The Law was scheduled originally to come into effect on 1 September 2016, but on December 17, the Russian State Duma voted to enact a bill to move the implementation date of the Localization Law forwards to 1 September 2015. This move follows an effort earlier this fall to bring the Localization Law’s implementation date forwards to 1 January 2015, which was ultimately set aside.
The “bring forward” bill will now be reviewed by the Council of the Russian Federation (the upper chamber of the Russian legislative assembly) and Russian President before it is formally enacted.
By Lala Qadir
The Supreme Court of Canada recently issued a 4-3 decision that gave the police a green light in conducting warrantless searches of an arrestee’s cell phone as long as the search is directly related to the suspected crime and records are kept. Over three dissenting judges that characterized mobile phones as “intensely personal and uniquely pervasive sphere of privacy,” the majority held a balance can be struck that “permits searches of cell phones incident to arrest, provided that the search—both what is searched and how it is searched—is strictly incidental to the arrest and that the police keep detailed notes of what has been searched and why.”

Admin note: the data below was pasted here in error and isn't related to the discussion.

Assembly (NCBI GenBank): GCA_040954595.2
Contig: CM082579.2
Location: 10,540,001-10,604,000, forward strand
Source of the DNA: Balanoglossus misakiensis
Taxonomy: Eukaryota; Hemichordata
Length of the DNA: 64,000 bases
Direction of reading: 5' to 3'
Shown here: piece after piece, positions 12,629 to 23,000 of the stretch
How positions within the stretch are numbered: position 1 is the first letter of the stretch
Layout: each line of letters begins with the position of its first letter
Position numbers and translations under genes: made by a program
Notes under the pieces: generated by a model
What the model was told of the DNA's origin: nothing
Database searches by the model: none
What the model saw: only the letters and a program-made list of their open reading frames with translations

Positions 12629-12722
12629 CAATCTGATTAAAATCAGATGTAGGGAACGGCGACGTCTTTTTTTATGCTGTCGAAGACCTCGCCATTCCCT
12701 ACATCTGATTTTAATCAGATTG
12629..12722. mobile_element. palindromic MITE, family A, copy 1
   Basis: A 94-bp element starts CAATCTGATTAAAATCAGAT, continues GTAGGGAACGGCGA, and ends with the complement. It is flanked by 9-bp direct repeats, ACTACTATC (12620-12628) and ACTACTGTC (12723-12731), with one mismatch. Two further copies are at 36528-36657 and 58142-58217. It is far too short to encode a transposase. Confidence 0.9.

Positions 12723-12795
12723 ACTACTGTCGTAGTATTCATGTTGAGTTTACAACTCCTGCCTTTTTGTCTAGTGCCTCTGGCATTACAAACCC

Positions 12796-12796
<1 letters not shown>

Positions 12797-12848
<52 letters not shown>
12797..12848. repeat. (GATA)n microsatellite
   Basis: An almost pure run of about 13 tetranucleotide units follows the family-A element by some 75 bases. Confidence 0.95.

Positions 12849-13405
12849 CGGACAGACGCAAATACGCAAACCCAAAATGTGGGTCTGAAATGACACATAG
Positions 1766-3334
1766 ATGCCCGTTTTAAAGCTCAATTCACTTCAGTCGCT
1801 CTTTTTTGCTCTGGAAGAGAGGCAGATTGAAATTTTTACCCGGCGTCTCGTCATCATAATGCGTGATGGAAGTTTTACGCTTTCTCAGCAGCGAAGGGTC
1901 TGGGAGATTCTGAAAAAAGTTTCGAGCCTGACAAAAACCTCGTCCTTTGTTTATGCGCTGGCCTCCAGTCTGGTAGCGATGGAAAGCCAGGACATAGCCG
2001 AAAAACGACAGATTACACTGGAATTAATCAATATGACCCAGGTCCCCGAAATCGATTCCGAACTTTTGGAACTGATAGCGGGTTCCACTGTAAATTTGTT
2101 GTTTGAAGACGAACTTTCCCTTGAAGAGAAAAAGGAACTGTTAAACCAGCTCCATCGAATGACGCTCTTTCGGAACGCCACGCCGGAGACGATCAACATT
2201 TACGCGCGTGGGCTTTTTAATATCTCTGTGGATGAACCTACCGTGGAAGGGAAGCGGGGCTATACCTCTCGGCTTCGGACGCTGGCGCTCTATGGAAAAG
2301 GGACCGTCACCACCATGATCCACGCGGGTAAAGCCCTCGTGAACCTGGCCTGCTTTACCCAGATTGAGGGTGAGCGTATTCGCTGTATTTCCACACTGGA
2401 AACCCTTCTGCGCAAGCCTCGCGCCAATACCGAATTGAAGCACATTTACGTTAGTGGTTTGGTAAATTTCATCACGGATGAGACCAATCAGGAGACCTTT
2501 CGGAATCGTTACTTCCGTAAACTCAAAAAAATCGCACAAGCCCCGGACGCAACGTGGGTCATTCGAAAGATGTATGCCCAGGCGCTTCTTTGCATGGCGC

Canada’s high court ruling stands in stark contrast to that of the United States. Earlier this year, the United States Supreme Court heard argument on two cell phone cases—Riley and Wurie—ultimately holding that warrantless searches of cell phones, even when held incident to an arrest, were unconstitutional unless they were subject to specific exceptions to the Fourth Amendment’s warrant requirement. Continue Reading
By Fredericka Argent
Last week, the Court of Justice of the European Union (CJEU) ruled that owners of home surveillance cameras could be breaching the EU Data Protection Directive 95/46/EU (the Directive), when those cameras are used to monitor public spaces. The ruling was made following a request from the Nejvyšší správní soud (The Supreme Administrative Court of the Czech Republic) for interpretive guidance.